News and events revolving around the ousting of CIA agent Valerie Plame.

Tuesday, October 25, 2005

Report: Cheney Cited as Source in CIA Leak - Yahoo! News

Documents in the CIA leak investigation indicate the chief of staff to Vice President Dick Cheney first heard of the covert CIA officer from Cheney himself, The New York Times reported in Tuesday editions.

The newspaper said notes of a previously undisclosed June 12, 2003 conversation between I. Lewis Libby and Cheney appear to differ from Libby's grand jury testimony that he first heard of Valerie Plame from journalists. The newspaper identified its sources as lawyers who are involved in the case.

Libby has emerged at the center of Special Counsel Patrick Fitzgerald's criminal investigation in recent weeks because of the Cheney aide's conversations about Plame with Times reporter Judith Miller.

Miller said Libby spoke to her about Plame and her husband, Bush administration critic Joseph Wilson, on three occasions.

Libby's notes show that Cheney knew of Plame's CIA work more than a month before her identity was publicly exposed by columnist Robert Novak.

At the time of the Cheney-Libby conversation, Wilson had been referred to — but not by name — in the Times and on the morning of June 12, 2003 on the front page of The Washington Post.

The Times reported that Libby's notes indicate Cheney got his information about Wilson from then-CIA Director George Tenet.

The notes, the newspaper said, contain no suggestion that Cheney or Libby knew at the time of their conversation of Plame's undercover status or that her identity was classified.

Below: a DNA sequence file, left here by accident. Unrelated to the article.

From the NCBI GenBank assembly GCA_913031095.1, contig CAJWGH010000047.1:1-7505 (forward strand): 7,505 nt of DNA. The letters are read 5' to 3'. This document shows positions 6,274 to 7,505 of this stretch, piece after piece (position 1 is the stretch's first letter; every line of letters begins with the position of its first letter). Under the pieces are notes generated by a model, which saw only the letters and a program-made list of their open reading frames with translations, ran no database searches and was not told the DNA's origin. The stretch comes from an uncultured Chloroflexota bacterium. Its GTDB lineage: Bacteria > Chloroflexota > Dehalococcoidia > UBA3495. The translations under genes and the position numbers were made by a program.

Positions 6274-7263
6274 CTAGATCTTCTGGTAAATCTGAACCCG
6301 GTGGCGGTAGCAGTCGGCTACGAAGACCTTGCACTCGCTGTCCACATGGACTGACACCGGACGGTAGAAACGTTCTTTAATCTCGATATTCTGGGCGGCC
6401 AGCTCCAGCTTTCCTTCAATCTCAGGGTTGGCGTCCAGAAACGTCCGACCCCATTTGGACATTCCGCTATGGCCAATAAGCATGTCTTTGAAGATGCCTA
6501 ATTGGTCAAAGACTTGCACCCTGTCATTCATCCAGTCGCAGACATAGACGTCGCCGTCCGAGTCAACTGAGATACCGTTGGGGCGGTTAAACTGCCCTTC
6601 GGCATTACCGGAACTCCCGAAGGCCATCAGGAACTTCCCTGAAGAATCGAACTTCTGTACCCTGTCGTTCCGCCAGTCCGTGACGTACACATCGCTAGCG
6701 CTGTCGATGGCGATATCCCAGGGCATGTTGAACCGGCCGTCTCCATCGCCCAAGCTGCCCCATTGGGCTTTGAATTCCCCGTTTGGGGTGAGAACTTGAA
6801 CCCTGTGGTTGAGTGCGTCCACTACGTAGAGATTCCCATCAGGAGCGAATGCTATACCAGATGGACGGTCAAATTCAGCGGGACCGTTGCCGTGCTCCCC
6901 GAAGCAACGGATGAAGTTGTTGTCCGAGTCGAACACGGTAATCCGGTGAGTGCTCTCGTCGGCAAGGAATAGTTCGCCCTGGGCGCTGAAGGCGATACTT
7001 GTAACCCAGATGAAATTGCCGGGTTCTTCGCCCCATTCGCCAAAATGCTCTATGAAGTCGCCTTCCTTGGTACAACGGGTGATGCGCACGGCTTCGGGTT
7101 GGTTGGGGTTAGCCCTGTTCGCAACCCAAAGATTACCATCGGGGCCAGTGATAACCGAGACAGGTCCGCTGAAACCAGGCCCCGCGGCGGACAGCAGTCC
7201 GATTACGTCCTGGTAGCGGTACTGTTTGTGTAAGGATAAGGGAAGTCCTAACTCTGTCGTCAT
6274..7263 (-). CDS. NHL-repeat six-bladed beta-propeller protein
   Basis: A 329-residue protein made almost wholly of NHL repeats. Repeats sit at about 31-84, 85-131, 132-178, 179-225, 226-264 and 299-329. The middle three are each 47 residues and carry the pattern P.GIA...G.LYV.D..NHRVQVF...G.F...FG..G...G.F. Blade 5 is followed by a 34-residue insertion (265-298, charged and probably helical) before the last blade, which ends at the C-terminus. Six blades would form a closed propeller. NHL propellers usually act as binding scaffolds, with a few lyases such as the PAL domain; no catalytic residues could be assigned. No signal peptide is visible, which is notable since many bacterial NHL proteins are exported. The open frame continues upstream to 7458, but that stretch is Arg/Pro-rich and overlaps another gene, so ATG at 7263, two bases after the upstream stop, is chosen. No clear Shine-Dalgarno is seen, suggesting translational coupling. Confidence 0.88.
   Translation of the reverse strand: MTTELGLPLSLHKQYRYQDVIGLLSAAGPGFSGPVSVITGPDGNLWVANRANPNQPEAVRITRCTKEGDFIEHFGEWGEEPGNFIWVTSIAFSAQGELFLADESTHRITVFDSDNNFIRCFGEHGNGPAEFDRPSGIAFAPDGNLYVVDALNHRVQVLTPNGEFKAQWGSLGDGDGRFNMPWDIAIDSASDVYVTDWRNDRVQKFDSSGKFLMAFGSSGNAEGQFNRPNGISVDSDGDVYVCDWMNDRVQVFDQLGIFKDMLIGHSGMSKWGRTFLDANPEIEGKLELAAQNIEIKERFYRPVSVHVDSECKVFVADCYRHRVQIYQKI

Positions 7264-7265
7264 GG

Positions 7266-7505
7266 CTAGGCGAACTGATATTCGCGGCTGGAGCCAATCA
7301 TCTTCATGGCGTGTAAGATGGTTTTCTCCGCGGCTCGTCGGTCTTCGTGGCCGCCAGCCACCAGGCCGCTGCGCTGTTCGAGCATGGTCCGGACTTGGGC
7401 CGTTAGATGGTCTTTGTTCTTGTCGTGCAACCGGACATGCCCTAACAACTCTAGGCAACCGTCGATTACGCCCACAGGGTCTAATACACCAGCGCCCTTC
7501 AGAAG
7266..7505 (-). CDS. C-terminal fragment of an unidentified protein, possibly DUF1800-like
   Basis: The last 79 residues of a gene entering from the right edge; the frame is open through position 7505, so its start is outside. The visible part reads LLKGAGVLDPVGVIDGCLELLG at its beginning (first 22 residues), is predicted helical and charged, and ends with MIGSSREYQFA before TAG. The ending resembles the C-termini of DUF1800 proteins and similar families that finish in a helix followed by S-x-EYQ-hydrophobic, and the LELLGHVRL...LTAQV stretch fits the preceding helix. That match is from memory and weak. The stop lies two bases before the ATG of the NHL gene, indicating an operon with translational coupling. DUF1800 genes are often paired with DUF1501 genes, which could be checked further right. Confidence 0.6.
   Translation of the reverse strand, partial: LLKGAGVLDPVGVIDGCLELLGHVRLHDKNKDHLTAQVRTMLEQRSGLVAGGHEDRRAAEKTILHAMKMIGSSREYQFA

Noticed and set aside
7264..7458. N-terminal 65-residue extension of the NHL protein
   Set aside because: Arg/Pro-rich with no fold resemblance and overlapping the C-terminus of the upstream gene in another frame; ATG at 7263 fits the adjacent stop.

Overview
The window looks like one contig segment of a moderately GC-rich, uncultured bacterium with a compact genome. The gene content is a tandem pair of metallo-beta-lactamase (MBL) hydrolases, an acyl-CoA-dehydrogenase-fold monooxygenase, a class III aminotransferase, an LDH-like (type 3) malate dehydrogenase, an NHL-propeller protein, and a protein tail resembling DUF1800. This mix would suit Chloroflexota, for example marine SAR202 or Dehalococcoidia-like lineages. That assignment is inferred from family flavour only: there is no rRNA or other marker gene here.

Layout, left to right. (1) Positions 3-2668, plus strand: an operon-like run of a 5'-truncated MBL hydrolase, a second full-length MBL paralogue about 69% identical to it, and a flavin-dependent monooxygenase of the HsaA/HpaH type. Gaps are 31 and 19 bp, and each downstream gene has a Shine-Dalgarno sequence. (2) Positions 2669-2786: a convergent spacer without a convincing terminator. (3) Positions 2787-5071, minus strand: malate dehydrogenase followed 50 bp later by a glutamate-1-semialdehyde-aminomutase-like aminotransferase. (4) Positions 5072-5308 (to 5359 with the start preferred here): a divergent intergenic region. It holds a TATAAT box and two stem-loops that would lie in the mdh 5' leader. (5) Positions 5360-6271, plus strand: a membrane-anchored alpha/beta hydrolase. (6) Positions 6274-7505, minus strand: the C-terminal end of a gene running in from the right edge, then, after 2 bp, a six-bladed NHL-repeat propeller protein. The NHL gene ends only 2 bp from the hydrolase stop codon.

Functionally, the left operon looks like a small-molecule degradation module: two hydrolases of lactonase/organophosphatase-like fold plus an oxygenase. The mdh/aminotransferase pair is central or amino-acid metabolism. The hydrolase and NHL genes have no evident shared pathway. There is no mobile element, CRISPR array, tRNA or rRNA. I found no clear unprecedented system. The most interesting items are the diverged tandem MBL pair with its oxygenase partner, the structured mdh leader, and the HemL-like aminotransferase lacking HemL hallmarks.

According to a former intelligence official close to Tenet, the former CIA chief has not been in touch with Fitzgerald's staff for over 15 months and was not asked to testify before the grand jury. The official said Tenet declined to comment on the investigation.

Libby's lawyer, Joseph Tate, did not return phone calls and e-mail to his office. The White House also did not return calls.

Fitzgerald is expected to decide this week whether to seek criminal indictments in the case. Lawyers involved in the case have said Libby and Karl Rove, President Bush's senior adviser, both face the possibility of indictment.

Putting Cheney in the heart of the information flow regarding Wilson's wife represents yet another ratcheting up of the CIA leak investigation as a political problem for the White House.

Fitzgerald questioned Cheney over a year ago. It is not publicly known what the vice president told the prosecutor.

Cheney has said little in public about what he knew. In September 2003, he told NBC he did not know Wilson or who sent him on a trip to Niger in 2002 to check into a intelligence — later deemed unreliable — that Iraq may have been seeking to buy uranium there.

"I don't know who sent Joe Wilson. He never submitted a report that I ever saw when he came back," Cheney said at the time. "... I don't know Mr. Wilson. I probably shouldn't judge him. I have no idea who hired him."

The Cheney-Libby conversation occurred the same day that The Washington Post published a front-page story about the CIA sending a retired diplomat to Africa, where he was unable to corroborate intelligence that Iraq was trying to acquire uranium yellowcake from Niger. The diplomat was Wilson.

A year after Wilson's trip, President Bush said in his State of the Union address that Iraq was pursuing uranium in Africa.


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